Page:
In the form of nozzle assembly shown in FIG. 4, nozzle orifice apertures are formed in two separate plates. The upstream nozzle orifice aperture can be comparatively coarse so that it does not cause the fluid flowing through it to break up into droplets. However, due to the sharp lip of this orifice, it will induce secondary flows within the fluid. The downstream nozzle orifice aperture is fine enough, for example less than 20 micrometers, to cause the fluid passing through it to break up into fine droplets. The two plates are mounted approximately one fine nozzle orifice diameter apart. The gap between the plates forms, with the annular walls of the mounting in which the plates are secured, a passage of sharply greater diameter that the upstream orifice and this change in cross-section aids formation of secondary flows within the flow issuing from the upstream orifice aperture.
The invention has been described above in terms of the use of a single direction changing means. However, two or more such means may be used in combination, for example the flap shown in FIG. 1 can be used in combination with one or more further flaps located around the periphery of the lip of the nozzle orifice aperture and acting in opposed senses to that shown so as to induce secondary flows which oppose one another and simulate the formation of impinging streams of fluid at or immediately downstream of the nozzle orifice aperture.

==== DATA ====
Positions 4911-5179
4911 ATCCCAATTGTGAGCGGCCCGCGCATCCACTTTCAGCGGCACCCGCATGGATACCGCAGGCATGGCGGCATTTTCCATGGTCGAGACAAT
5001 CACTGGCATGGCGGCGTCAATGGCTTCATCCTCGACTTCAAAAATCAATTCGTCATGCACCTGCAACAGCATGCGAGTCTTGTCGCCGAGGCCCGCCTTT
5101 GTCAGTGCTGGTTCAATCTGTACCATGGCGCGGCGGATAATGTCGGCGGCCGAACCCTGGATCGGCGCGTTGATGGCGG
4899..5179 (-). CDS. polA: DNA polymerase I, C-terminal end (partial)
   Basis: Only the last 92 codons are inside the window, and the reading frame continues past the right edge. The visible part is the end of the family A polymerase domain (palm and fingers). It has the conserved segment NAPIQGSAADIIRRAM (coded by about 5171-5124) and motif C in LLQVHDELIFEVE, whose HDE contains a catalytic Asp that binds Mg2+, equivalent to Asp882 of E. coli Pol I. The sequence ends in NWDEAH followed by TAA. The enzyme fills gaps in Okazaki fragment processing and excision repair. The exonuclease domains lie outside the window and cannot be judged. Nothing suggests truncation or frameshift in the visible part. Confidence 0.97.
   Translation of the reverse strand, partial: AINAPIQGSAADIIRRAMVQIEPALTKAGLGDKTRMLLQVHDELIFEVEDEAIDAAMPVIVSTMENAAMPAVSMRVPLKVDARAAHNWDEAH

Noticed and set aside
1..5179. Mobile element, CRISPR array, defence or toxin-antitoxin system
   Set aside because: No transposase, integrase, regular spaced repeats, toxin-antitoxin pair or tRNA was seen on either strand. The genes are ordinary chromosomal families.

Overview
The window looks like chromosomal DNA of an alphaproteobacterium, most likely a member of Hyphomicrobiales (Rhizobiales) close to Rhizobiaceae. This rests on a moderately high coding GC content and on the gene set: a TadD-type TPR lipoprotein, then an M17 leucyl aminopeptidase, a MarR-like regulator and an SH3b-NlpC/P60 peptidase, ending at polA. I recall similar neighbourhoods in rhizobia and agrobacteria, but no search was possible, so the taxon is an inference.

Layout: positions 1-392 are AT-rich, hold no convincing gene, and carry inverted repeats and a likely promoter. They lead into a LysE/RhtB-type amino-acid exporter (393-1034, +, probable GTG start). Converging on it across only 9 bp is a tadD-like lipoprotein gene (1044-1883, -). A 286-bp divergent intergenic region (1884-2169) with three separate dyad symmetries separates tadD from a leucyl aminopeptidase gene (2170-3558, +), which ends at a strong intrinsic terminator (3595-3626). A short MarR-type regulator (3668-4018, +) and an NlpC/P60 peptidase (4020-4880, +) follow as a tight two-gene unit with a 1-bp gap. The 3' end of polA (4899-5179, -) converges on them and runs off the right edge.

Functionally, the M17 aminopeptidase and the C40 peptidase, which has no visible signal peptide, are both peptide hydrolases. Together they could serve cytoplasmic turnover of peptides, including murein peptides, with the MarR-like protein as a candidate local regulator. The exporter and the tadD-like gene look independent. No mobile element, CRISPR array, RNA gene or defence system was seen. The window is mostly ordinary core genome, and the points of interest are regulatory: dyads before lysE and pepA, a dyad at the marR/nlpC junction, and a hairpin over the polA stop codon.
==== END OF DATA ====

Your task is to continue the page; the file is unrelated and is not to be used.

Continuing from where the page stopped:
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|U.S. Classification||239/11, 239/596, 239/521, 239/518|
|International Classification||B05B1/00, B05B11/00, B05B1/28, B05B1/26|
|Cooperative Classification||B05B1/00, B05B11/0005, B05B1/267|
|European Classification||B05B11/00B, B05B1/00, B05B1/26A2|
|Sep 15, 1993||AS||Assignment|
Owner name: DMW (TECHNOLOGY) LIMITED, UNITED KINGDOM
Free format text: ASSIGNMENT OF ASSIGNORS INTEREST;ASSIGNORS:DUNNE, STEPHEN TERENCE;KING, ANTHONY WAYNE;REEL/FRAME:006682/0787
Effective date: 19930528
|Mar 26, 1997||AS||Assignment|
Owner name: BOEHRINGER INGELHEIM INTERNATIONAL GMBH, GERMANY
Free format text: ASSIGNMENT OF ASSIGNORS INTEREST;ASSIGNOR:DMW (TECHNOLOGY) LIMITED;REEL/FRAME:008423/0801
Effective date: 19970212
|Aug 24, 1998||FPAY||Fee payment|
Year of fee payment: 4
|Sep 23, 2002||FPAY||Fee payment|
Year of fee payment: 8
|Sep 22, 2006||FPAY||Fee payment|
Year of fee payment: 12